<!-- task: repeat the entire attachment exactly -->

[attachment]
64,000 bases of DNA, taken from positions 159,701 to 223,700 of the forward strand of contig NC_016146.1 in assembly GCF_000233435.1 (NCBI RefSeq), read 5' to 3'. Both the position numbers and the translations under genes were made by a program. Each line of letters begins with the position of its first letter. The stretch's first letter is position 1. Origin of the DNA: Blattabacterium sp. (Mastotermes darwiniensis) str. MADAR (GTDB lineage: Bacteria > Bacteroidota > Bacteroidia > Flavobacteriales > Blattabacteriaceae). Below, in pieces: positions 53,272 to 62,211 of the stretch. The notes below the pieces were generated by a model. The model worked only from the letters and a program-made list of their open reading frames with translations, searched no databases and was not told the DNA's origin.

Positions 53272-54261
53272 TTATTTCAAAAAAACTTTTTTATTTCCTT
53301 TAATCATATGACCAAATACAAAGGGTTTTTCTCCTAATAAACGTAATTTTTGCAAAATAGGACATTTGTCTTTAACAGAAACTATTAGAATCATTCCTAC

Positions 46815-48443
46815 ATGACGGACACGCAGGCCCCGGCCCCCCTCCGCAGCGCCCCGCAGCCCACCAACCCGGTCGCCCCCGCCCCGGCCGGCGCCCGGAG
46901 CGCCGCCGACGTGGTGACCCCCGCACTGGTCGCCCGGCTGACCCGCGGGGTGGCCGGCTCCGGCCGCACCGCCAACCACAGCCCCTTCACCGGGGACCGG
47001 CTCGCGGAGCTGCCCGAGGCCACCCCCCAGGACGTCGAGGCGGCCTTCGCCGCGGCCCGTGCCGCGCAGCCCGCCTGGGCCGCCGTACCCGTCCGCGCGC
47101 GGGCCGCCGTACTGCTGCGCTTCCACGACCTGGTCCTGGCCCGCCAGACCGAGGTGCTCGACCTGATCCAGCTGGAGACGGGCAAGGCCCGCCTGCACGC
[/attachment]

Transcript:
64,000 bases of DNA, taken from positions 159,701 to 223,700 of the forward strand of contig NC_016146.1 in assembly GCF_000233435.1 (NCBI RefSeq), read 5' to 3'. Both the position numbers and the translations under genes were made by a program. Each line of letters begins with the position of its first letter. The stretch's first letter is position 1. Origin of the DNA: Blattabacterium sp. (Mastotermes darwiniensis) str. MADAR (GTDB lineage: Bacteria > Bacteroidota > Bacteroidia > Flavobacteriales > Blattabacteriaceae). Below, in pieces: positions 53,272 to 62,211 of the stretch. The notes below the pieces were generated by a model. The model worked only from the letters and a program-made list of their open reading frames with translations, searched no databases and was not told the DNA's origin.

Positions 53272-54261
53272 TTATTTCAAAAAAACTTTTTTATTTCCTT
53301 TAATCATATGACCAAATACAAAGGGTTTTTCTCCTAATAAACGTAATTTTTGCAAAATAGGACATTTGTCTTTAACAGAAACTATTAGAATCATTCCTAC

Positions 46815-48443
46815 ATGACGGACACGCAGGCCCCGGCCCCCCTCCGCAGCGCCCCGCAGCCCACCAACCCGGTCGCCCCCGCCCCGGCCGGCGCCCGGAG
46901 CGCCGCCGACGTGGTGACCCCCGCACTGGTCGCCCGGCTGACCCGCGGGGTGGCCGGCTCCGGCCGCACCGCCAACCACAGCCCCTTCACCGGGGACCGG
47001 CTCGCGGAGCTGCCCGAGGCCACCCCCCAGGACGTCGAGGCGGCCTTCGCCGCGGCCCGTGCCGCGCAGCCCGCCTGGGCCGCCGTACCCGTCCGCGCGC
47101 GGGCCGCCGTACTGCTGCGCTTCCACGACCTGGTCCTGGCCCGCCAGACCGAGGTGCTCGACCTGATCCAGCTGGAGACGGGCAAGGCCCGCCTGCACGC